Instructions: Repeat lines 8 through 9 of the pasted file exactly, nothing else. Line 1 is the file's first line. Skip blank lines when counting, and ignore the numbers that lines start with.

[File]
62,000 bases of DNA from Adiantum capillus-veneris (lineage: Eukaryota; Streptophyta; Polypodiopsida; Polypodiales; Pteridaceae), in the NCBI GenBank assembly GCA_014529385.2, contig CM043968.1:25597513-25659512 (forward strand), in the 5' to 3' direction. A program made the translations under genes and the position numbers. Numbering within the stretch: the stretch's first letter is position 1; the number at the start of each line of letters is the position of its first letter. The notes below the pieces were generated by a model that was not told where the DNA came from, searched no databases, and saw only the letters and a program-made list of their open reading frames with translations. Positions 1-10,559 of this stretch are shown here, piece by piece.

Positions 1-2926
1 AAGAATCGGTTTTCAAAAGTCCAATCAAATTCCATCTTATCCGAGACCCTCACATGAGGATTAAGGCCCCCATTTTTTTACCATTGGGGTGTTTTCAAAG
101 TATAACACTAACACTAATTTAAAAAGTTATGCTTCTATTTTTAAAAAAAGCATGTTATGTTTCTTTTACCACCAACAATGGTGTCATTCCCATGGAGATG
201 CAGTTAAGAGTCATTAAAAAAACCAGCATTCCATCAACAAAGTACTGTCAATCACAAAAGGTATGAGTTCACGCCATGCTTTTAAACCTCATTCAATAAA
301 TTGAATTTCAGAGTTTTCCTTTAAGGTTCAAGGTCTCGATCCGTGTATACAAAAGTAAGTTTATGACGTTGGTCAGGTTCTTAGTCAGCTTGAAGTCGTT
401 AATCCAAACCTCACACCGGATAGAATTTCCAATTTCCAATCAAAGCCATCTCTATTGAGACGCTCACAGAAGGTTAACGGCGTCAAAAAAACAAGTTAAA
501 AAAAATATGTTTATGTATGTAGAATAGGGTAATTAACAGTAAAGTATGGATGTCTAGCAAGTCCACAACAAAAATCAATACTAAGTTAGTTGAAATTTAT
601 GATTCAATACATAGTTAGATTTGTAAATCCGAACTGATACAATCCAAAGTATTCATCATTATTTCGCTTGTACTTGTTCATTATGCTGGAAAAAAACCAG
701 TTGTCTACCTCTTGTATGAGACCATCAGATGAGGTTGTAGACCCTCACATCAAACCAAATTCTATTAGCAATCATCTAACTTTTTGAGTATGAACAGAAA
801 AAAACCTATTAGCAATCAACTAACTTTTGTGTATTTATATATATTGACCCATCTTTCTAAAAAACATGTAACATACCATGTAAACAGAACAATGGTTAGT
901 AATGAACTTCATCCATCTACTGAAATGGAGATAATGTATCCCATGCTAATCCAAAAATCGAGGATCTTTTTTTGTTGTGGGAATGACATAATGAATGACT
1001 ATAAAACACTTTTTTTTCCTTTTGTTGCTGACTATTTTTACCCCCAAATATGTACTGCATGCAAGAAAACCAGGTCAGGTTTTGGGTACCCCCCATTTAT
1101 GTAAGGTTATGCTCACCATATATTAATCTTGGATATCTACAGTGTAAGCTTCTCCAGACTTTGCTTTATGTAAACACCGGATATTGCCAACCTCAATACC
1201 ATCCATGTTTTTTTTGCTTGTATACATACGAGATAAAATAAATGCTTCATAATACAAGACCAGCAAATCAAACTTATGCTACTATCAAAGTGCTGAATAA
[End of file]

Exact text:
501 AAAAATATGTTTATGTATGTAGAATAGGGTAATTAACAGTAAAGTATGGATGTCTAGCAAGTCCACAACAAAAATCAATACTAAGTTAGTTGAAATTTAT
601 GATTCAATACATAGTTAGATTTGTAAATCCGAACTGATACAATCCAAAGTATTCATCATTATTTCGCTTGTACTTGTTCATTATGCTGGAAAAAAACCAG